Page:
Thus the maximum rate of displacement occurs when t=2k for k and integer (t=...-4,-2,0,2,4,...).

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This is an interesting question because it appears to require advanced trigonometry or the use of physics to solve. However, like many ACT questions, all you really need to understand here is the qualitative behavior of the function, and there's really no calculation involved.

This is an example of harmonic motion. The boat rises and falls following the cycle of a sine or cosine wave; which wave would depend on the boat's starting position. Either way, we can solve the problem by simply using the two variables: period and amplitude. The period is the time it takes the boat to complete a full cycle, which in this case is 4 seconds. The amplitude is the distance from the middle point of the wave to either the crest or the trough. So the amplitude represents 1/2 of the 1.8-meter vertical distance given: 0.9 meters.

In terms of positions, if we assume a starting point of 0 (cosine wave), by 1 second the boat will rise to 0.9 meters. At 2 seconds, it will return back to 0. At 3 seconds, the boat will fall to its low point of -0.9 meters. At 4 seconds, it will return again to 0.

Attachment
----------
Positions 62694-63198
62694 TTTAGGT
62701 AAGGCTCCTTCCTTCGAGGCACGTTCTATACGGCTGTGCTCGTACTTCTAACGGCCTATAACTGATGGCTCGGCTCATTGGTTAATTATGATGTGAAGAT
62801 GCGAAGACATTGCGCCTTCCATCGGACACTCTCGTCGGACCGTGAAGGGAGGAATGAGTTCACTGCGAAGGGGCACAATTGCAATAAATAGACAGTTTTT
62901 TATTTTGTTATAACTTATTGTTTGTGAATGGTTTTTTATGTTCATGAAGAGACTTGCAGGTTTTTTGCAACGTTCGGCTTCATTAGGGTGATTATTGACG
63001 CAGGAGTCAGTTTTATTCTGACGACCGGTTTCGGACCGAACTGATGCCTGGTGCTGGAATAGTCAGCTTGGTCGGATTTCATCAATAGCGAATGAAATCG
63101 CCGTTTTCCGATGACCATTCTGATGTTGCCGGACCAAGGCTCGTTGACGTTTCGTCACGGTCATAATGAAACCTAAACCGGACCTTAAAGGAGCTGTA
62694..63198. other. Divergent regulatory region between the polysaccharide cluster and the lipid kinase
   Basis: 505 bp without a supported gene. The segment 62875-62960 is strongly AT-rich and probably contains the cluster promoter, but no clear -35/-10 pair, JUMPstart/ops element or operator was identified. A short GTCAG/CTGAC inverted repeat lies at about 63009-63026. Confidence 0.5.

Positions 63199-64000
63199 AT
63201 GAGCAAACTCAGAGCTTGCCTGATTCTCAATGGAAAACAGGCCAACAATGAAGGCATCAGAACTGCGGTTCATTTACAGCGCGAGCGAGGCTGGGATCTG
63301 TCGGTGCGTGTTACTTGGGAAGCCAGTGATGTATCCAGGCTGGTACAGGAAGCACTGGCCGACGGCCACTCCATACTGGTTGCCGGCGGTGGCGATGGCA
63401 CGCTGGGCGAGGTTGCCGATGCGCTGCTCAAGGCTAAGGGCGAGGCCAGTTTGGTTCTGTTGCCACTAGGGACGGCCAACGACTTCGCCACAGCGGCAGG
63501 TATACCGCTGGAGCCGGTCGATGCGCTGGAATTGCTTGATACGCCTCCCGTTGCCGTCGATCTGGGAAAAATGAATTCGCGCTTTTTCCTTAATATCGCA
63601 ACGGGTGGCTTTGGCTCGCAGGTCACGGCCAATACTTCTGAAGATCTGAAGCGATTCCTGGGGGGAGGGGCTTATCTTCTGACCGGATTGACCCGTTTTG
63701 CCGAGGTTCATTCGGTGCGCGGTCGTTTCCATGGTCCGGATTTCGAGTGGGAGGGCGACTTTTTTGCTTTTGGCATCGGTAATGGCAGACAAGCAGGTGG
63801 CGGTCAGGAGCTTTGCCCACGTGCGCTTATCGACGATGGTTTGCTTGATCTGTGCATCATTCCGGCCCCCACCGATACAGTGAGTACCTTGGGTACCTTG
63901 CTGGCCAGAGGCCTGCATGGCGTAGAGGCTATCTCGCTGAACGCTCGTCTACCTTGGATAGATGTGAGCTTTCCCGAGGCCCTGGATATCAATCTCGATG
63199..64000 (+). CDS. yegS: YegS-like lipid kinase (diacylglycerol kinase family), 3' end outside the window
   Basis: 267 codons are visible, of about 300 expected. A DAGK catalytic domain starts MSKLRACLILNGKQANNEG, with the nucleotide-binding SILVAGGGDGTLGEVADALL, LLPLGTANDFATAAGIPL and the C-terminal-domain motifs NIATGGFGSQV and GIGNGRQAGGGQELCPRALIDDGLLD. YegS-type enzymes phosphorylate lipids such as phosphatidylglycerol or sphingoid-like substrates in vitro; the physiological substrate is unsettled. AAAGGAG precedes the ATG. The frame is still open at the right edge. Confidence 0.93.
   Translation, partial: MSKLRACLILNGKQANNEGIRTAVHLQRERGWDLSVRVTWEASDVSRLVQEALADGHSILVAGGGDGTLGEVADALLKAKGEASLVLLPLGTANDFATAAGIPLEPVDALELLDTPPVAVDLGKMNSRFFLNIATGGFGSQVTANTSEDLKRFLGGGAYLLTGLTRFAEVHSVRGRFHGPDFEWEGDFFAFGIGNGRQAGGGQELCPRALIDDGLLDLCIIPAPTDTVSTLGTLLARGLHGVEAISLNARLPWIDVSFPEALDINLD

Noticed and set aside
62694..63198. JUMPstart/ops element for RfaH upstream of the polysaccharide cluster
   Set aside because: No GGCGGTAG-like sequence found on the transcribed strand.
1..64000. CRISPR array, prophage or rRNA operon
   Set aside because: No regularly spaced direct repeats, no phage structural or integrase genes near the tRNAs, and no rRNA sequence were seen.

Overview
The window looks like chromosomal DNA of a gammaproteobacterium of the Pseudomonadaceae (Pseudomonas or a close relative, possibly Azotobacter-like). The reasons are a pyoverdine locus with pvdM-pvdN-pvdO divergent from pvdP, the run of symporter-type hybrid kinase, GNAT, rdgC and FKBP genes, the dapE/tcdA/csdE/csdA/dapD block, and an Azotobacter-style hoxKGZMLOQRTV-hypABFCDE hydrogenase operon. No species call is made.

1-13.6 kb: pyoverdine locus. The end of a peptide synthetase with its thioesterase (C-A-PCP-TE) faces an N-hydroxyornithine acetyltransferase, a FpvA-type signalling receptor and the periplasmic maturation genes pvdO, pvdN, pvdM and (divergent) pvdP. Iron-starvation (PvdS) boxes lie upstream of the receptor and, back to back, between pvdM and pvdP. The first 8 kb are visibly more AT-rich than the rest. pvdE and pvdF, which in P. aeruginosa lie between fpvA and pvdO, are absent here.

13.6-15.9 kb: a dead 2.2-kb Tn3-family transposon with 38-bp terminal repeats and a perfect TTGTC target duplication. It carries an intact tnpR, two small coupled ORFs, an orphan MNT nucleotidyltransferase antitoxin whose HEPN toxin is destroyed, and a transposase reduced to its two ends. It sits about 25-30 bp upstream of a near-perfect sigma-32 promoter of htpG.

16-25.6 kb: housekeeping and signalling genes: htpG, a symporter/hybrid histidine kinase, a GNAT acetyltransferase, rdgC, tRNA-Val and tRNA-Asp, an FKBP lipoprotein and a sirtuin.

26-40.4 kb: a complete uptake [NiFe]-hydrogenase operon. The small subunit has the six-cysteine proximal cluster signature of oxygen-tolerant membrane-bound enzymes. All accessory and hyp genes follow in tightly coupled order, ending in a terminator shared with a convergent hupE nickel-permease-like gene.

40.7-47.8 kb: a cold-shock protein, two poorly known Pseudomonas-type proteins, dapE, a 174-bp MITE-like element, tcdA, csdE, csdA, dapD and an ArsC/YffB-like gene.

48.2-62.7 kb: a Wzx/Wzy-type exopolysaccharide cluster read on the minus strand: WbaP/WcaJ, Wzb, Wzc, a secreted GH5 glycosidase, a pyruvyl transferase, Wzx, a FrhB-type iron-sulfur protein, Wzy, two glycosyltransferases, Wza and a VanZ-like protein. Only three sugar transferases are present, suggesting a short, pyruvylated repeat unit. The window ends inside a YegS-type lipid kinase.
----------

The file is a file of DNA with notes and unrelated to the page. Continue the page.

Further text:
In terms of rate of change, it helps to think of harmonic motion like watching a Ferris wheel from the side. A fixed point on the wheel (like a Ferris wheel car viewed from the side) will be moving fastest halfway up (or down) the wheel and will momentarily appear to be stationary at the top and the bottom of the wheel, when its direction changes. The lengthening and shortening of daylight hours over the course of a year follows the same pattern. The rate of change is fastest during the equinoxes, halfway between the extremes of winter and summer. It is slowest (reaching essentially a standstill) around the solstices, when the tilt of the earth changes direction.

If we translate this pattern to the motion of the boat, it will be moving fastest at the 0 point, halfway between crest and trough when the wave is rising and again, 2 seconds later, when falling. The boat will momentarily have a 0 rate of change at the crest and 2 seconds later in the trough of the wave.